These first came to light in November after nine scientists and physicians took their complaints to the House Energy and Commerce Committee, then under the aggressive chairmanship of John Dingell (D–MI). The scientists had been frustrated in their efforts to get CDRH director Daniel Schultz and the commissioner's office to take action.
The whistle-blowers told Dingell that Schultz conducted his own investigation and concluded that they needed to “move forward” without him taking any curative or disciplinary action. The dissidents also alleged that Schultz had “aggravated the situation by knowingly allowing a continuation of management reprisals” that included removal and threatened removal of physicians and scientists and illegal and improper employee performance evaluations.
When Dingell lost his chairmanship to Henry Waxman (D–CA), it looked as if the committee's investigational interest would shift away from such issues. But the nine CDRH dissidents wrote in January to Obama transition team leader John Podesta and garnered another rash of headlines.
These stories fingered CDRH Office of Device Evaluation director Donna-Bea Tillman as one of the meddling managers who had interfered in approvals. One example they cited was the forced approval of Nashua, NH–based iCAD Inc.'s SecondLook Digital, which is a computer-aided detection system for mammography. The system is approved for use with Fuji Medical Systems' Computed Radiography for Mammography system. Tillman allegedly responded to pressure from Fuji's congressional representative, Christopher Shays (R–CT), who lost his seat in the last election.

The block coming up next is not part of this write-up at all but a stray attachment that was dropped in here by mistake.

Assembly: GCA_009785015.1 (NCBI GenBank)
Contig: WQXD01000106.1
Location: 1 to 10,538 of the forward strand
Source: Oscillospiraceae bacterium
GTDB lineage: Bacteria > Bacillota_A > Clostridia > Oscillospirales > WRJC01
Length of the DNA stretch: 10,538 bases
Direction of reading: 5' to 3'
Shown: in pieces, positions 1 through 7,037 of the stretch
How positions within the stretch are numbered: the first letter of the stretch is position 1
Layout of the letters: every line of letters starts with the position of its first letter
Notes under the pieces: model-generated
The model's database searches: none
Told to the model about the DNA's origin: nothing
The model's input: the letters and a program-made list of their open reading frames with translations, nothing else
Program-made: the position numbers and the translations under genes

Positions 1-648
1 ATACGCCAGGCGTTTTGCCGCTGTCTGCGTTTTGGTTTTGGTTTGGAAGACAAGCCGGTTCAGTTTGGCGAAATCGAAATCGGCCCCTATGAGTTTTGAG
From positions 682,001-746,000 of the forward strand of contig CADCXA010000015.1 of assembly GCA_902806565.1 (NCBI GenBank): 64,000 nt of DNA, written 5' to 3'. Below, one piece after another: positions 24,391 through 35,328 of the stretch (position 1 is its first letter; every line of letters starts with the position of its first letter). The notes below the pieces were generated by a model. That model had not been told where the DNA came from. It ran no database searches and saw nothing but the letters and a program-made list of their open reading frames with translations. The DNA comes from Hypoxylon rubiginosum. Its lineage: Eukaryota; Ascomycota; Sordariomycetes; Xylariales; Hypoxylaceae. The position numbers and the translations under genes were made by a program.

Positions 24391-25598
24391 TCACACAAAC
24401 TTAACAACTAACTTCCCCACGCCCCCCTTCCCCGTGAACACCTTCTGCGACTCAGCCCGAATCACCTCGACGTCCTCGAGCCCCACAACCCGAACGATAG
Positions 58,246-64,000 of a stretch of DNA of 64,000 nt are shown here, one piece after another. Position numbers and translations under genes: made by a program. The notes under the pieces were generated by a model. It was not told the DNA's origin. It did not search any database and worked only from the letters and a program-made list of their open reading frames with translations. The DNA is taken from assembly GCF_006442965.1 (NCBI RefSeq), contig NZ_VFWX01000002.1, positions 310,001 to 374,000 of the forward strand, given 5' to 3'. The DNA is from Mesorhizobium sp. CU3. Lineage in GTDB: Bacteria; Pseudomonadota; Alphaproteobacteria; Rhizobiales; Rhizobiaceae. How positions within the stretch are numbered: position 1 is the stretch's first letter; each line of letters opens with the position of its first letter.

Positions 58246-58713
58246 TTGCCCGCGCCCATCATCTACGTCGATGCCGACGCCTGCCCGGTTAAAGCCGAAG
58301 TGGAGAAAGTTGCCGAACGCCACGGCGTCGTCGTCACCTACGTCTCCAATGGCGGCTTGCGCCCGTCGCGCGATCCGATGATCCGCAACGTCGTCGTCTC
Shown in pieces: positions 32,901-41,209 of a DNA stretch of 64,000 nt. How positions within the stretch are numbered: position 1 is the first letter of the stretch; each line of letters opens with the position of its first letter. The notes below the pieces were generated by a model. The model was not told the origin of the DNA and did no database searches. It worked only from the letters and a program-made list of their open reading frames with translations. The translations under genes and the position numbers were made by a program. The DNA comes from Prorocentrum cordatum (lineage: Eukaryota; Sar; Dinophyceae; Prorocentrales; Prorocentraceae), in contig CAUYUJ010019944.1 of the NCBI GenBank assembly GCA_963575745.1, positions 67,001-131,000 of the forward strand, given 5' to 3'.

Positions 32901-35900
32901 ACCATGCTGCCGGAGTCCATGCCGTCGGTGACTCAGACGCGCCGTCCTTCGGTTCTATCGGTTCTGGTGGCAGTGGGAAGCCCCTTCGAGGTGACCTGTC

Another example the dissidents gave involved Israel-based Shina Systems' application for AngioCT, a device that combines computed tomography (CT) images with x-rays to help guide cardiac surgeons during angioplasty and stenting. Shina sought an abbreviated review, according to the documents.
CDRH cardiologist Brian Lewis pushed for a clinical trial to prove that the device works, since it was novel and risky, according to a New York Times report on the documents. “Should the images be misleading,” he wrote in a memorandum, “FDA could expect immediate misguidance of catheters and possibly puncture of coronary vessels or overaggressive, inappropriate, or inadequate stent or balloon use.”
Nonetheless, the Times reported, a supervisor that Lewis did not name pressed scientists, after meeting with Shina representatives, to consider allowing an abbreviated review. “The agency's decision on the device is pending, according to the documents. Dr. John Smith, a lawyer for Shina, said that he would not comment on ‘ongoing regulatory matters.'”
Although such complaints may be trivialized as palace gossip, their potential whammy status comes from the Democrats' high interest in them. FDA's critics could use the complaints to build momentum for a thorough statutory reconstruction of the agency—reducing industry's influence on the agency and its processes.
The third potential whammy involves budget-squeezing efforts to deal with the economic crisis. One wonders whether the next HHS secretary will proceed with former HHS secretary nominee Tom Daschle's plans for a national healthcare costs–constraining board. These efforts might be used in arguments to mitigate the other two whammies, but sympathy for the medical device industry is in short supply on Capitol Hill these days.

Larry Pilot Leaves McKenna, Long & Aldridge


Pilot said that CEOs who had grown up in the industry were more likely to defend themselves in court rather than sign an FDA consent decree.

After 26 years with the Washington, DC, law firm McKenna, Long & Aldridge, former FDA medical device compliance director Larry Pilot, 68, has withdrawn and plans to write a book about FDA's big federal court loss in United States v. Utah Medical Products, which he defended. Pilot, the 1970 coleader of the agency's current device program, told me in an interview that “it's time to shift my practice.”